The next stream of modern liberalism also spins the essential question of how man satisfies his needs. It taught that the senses misrepresented reality and weren’t to be trusted to relay the necessary details. Marcuse believed, for example, that the pride of demands obtained in the way of this revolution required to overthrow the bourgeoisie:”All liberation depends on the awareness of servitude, and also the development of this consciousness is obviously hampered by the predominance of demands and satisfactions.”
This second stream tells usSoukup explains, is that”if man was to be truly happy, actually capable to become what nature intended him to be, so he would first have to lose the false understanding of what is self-interested culture”
These two tendencies, however contradictory, entirely transformed America. They”mixed with one another to make a fresh American weltanschauung,” Soukup writes. Out of this cocktail come conflicting notions like the fetishization of scientific methods, the impression that American customs blocked progress, and also the impression that a trained permanent administrative condition was superior to individual planning. “Just 1 thing now stood in the way of the development of this’New Man,’ namely, the outdated American Man” who was pretty happy and did not wish to change.
This is invariably the problem with whatever the left tries: Che Guevara’s Nuevo Hombre, the New Man, only never shows up. Human character, it ends up differently, is unchangeable.
What retained Old American Man grounded, states Soukup, was his job. “They see their soul in their vehicle, hi-fi place, split-level house, kitchen equipment,” Marcuse wrote dismissively at 1964. As Soukup clarified Old American guy,”he had a project, likely a great job. He got up in the morning, went to work, came home, had dinner with his loved ones, went to bedand got up to repeat the entire cycle afresh, five days a week. And it was made possible by American business.” Soukup then gives us the famous Calvin Coolidge line concerning the business of America being business, but additionally adds what Coolidge afterward said concerning Americans:”They are profoundly concerned with producing, buying, selling, investing and prospering on the planet.”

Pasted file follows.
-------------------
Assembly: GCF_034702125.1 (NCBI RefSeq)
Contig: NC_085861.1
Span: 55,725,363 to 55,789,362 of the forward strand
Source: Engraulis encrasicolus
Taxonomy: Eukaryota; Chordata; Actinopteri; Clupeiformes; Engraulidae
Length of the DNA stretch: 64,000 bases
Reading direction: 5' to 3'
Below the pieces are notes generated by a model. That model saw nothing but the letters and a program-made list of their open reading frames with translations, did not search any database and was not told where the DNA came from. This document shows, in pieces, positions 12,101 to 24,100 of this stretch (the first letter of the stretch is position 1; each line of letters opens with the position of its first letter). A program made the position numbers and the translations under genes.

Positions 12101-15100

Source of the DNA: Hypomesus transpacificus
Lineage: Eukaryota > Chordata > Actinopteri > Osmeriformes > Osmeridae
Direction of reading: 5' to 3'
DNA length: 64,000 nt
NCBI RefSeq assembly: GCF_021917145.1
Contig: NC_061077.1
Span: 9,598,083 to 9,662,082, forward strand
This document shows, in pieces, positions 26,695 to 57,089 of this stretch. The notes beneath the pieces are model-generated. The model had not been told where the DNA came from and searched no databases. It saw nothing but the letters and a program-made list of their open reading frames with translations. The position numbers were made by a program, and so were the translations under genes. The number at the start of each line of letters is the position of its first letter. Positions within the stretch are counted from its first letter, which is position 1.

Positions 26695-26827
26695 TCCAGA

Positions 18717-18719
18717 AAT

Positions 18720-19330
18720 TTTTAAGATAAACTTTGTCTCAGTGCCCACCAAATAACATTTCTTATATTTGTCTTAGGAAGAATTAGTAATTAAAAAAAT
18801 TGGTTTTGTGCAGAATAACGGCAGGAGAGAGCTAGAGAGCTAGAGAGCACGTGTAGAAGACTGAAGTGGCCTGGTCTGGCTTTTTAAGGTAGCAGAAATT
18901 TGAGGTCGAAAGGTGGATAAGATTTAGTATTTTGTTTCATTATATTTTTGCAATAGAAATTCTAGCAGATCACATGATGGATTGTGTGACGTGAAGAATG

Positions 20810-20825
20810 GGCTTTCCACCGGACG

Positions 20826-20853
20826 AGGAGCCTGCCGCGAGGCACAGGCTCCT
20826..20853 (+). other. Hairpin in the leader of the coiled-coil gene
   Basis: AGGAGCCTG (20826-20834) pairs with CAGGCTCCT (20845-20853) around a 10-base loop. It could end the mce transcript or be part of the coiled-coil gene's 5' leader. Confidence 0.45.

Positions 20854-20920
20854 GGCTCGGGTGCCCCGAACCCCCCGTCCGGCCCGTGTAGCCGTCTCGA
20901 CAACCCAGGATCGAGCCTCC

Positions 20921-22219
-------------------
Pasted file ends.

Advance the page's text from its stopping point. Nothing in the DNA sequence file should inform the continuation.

But American business was going to change, since the newest love for the scientific strategy turned to the pursuit of”scientific” planning for businesses, such as a new participant, the”stakeholder”–the employees, the customers, and the inhabitants who might live near a plant–whose own pursuits supposedly diverge from all their”shareholder.” The eager fans of stakeholder activism gave the thought that a superior moral force–the story that what mattered was producing profits was supplanted using the concept that stakeholders were ends in themselves. The stakeholder became outstanding to the shareholder and subject to the”planners” actions. And the superiority was not simply moral, but also concerning the main point. Soukup quotes academics Thomas Donaldson and Lee Preston as writing in 1995 on the development of the stakeholder design that”whatever their methodologies, such studies have tended to create’implications’ indicating that adherence to stakeholder principles and practices achieves conventional company performance goals as well or even better than rival approaches.”  Stakeholder analysis became, Soukup informs us”a key concept in business strategic analysis and planning.”